0 <= big, medium, small <= 1000

carType is 1, 2, or 3

At most 1000 calls will be made to addCar

Solution: Simulation

Time complexity: O(1) per addCar call Space complexity: O(1)

You are the operator of a Centennial Wheel that has four gondolas, and each gondola has room for uptofour people. You have the ability to rotate the gondolas counterclockwise, which costs you runningCost dollars.

You are given an array customers of length n where customers[i] is the number of new customers arriving just before the i^{th} rotation (0-indexed). This means you must rotate the wheel i times before customers[i] arrive. Each customer pays boardingCost dollars when they board on the gondola closest to the ground and will exit once that gondola reaches the ground again.

You can stop the wheel at any time, including beforeservingallcustomers. If you decide to stop serving customers, all subsequent rotations are free in order to get all the customers down safely. Note that if there are currently more than four customers waiting at the wheel, only four will board the gondola, and the rest will wait for the next rotation.

Return the minimum number of rotations you need to perform to maximize your profit. If there is no scenario where the profit is positive, return -1.

Example 1:

Input: customers = [8,3], boardingCost = 5, runningCost = 6
Output: 3
Explanation: The numbers written on the gondolas are the number of people currently there.
1. 8 customers arrive, 4 board and 4 wait for the next gondola, the wheel rotates. Current profit is 4 * $5 - 1 * $6 = $14.
2. 3 customers arrive, the 4 waiting board the wheel and the other 3 wait, the wheel rotates. Current profit is 8 * $5 - 2 * $6 = $28.
3. The final 3 customers board the gondola, the wheel rotates. Current profit is 11 * $5 - 3 * $6 = $37.
The highest profit was $37 after rotating the wheel 3 times.

Example 2:

Input: customers = [10,9,6], boardingCost = 6, runningCost = 4
Output: 7
Explanation:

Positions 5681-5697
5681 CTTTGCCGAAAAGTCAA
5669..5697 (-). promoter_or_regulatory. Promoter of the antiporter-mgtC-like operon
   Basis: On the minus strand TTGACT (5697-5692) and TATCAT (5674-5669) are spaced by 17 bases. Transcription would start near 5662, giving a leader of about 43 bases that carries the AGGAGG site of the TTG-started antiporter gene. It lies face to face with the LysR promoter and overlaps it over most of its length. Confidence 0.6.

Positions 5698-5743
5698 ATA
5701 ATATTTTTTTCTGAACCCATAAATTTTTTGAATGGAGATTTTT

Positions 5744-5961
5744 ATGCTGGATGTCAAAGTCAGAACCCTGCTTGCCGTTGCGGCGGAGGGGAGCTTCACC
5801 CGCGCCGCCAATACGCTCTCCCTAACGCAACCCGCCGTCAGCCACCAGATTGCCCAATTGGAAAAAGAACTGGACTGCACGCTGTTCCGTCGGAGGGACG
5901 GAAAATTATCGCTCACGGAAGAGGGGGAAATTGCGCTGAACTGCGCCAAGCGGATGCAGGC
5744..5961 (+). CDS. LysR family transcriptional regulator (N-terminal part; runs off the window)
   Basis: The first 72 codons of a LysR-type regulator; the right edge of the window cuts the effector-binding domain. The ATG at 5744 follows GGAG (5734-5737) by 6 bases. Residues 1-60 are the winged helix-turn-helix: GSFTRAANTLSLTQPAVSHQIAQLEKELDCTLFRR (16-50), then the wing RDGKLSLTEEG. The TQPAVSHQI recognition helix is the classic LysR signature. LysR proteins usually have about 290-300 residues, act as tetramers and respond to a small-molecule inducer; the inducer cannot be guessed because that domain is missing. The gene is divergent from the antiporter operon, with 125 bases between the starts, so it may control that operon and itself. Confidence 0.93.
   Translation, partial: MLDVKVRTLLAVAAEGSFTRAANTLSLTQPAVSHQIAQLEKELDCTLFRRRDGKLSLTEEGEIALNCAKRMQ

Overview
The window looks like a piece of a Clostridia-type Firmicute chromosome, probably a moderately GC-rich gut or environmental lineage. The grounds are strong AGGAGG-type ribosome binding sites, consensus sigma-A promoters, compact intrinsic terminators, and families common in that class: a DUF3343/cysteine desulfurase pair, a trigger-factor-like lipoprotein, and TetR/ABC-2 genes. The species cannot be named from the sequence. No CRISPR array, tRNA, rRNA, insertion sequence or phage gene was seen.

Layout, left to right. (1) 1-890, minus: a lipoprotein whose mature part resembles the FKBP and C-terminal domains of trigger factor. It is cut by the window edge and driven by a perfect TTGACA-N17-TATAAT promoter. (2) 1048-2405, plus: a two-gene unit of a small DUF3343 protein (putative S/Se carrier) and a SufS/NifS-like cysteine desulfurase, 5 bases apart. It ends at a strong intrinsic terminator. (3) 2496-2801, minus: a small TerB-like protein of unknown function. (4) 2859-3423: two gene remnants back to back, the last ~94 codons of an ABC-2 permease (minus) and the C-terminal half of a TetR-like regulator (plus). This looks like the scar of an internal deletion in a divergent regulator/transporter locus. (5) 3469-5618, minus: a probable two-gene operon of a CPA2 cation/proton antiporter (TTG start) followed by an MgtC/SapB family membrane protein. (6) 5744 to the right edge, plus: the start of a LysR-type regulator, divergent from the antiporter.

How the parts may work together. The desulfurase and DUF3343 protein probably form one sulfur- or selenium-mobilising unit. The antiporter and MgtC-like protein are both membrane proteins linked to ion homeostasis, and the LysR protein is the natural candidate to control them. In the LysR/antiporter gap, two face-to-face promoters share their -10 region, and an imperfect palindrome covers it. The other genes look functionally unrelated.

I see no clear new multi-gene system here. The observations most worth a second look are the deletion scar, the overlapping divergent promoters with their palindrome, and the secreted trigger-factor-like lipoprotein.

1. 10 customers arrive, 4 board and 6 wait for the next gondola, the wheel rotates. Current profit is 4 * $6 - 1 * $4 = $20.
2. 9 customers arrive, 4 board and 11 wait (2 originally waiting, 9 newly waiting), the wheel rotates. Current profit is 8 * $6 - 2 * $4 = $40.
3. The final 6 customers arrive, 4 board and 13 wait, the wheel rotates. Current profit is 12 * $6 - 3 * $4 = $60.
4. 4 board and 9 wait, the wheel rotates. Current profit is 16 * $6 - 4 * $4 = $80.
5. 4 board and 5 wait, the wheel rotates. Current profit is 20 * $6 - 5 * $4 = $100.
6. 4 board and 1 waits, the wheel rotates. Current profit is 24 * $6 - 6 * $4 = $120.
7. 1 boards, the wheel rotates. Current profit is 25 * $6 - 7 * $4 = $122.
The highest profit was $122 after rotating the wheel 7 times.

Example 3:

Input: customers = [3,4,0,5,1], boardingCost = 1, runningCost = 92
Output: -1
Explanation:
1. 3 customers arrive, 3 board and 0 wait, the wheel rotates. Current profit is 3 * $1 - 1 * $92 = -$89.
2. 4 customers arrive, 4 board and 0 wait, the wheel rotates. Current profit is 7 * $1 - 2 * $92 = -$177.
3. 0 customers arrive, 0 board and 0 wait, the wheel rotates. Current profit is 7 * $1 - 3 * $92 = -$269.
4. 5 customers arrive, 4 board and 1 waits, the wheel rotates. Current profit is 12 * $1 - 4 * $92 = -$356.
5. 1 customer arrives, 2 board and 0 wait, the wheel rotates. Current profit is 13 * $1 - 5 * $92 = -$447.
The profit was never positive, so return -1.

Example 4:

Input: customers = [10,10,6,4,7], boardingCost = 3, runningCost = 8
Output: 9
Explanation:
1. 10 customers arrive, 4 board and 6 wait, the wheel rotates. Current profit is 4 * $3 - 1 * $8 = $4.
2. 10 customers arrive, 4 board and 12 wait, the wheel rotates. Current profit is 8 * $3 - 2 * $8 = $8.
3. 6 customers arrive, 4 board and 14 wait, the wheel rotates. Current profit is 12 * $3 - 3 * $8 = $12.
4. 4 customers arrive, 4 board and 14 wait, the wheel rotates. Current profit is 16 * $3 - 4 * $8 = $16.
5. 7 customers arrive, 4 board and 17 wait, the wheel rotates. Current profit is 20 * $3 - 5 * $8 = $20.
6. 4 board and 13 wait, the wheel rotates. Current profit is 24 * $3 - 6 * $8 = $24.
7. 4 board and 9 wait, the wheel rotates. Current profit is 28 * $3 - 7 * $8 = $28.
8. 4 board and 5 wait, the wheel rotates. Current profit is 32 * $3 - 8 * $8 = $32.
9. 4 board and 1 waits, the wheel rotates. Current profit is 36 * $3 - 9 * $8 = $36.
10. 1 board and 0 wait, the wheel rotates. Current profit is 37 * $3 - 10 * $8 = $31.
The highest profit was $36 after rotating the wheel 9 times.

Constraints:

n == customers.length

1 <= n <= 10^{5}

0 <= customers[i] <= 50

1 <= boardingCost, runningCost <= 100

Solution: Simulation

Process if waiting customers > 0 or i < n.

Pruning, if runningCost > 4 * boardingCost (max revenue), there is no way to make profit.

Time complexity: sum(consumers) / 4 Space complexity: O(1)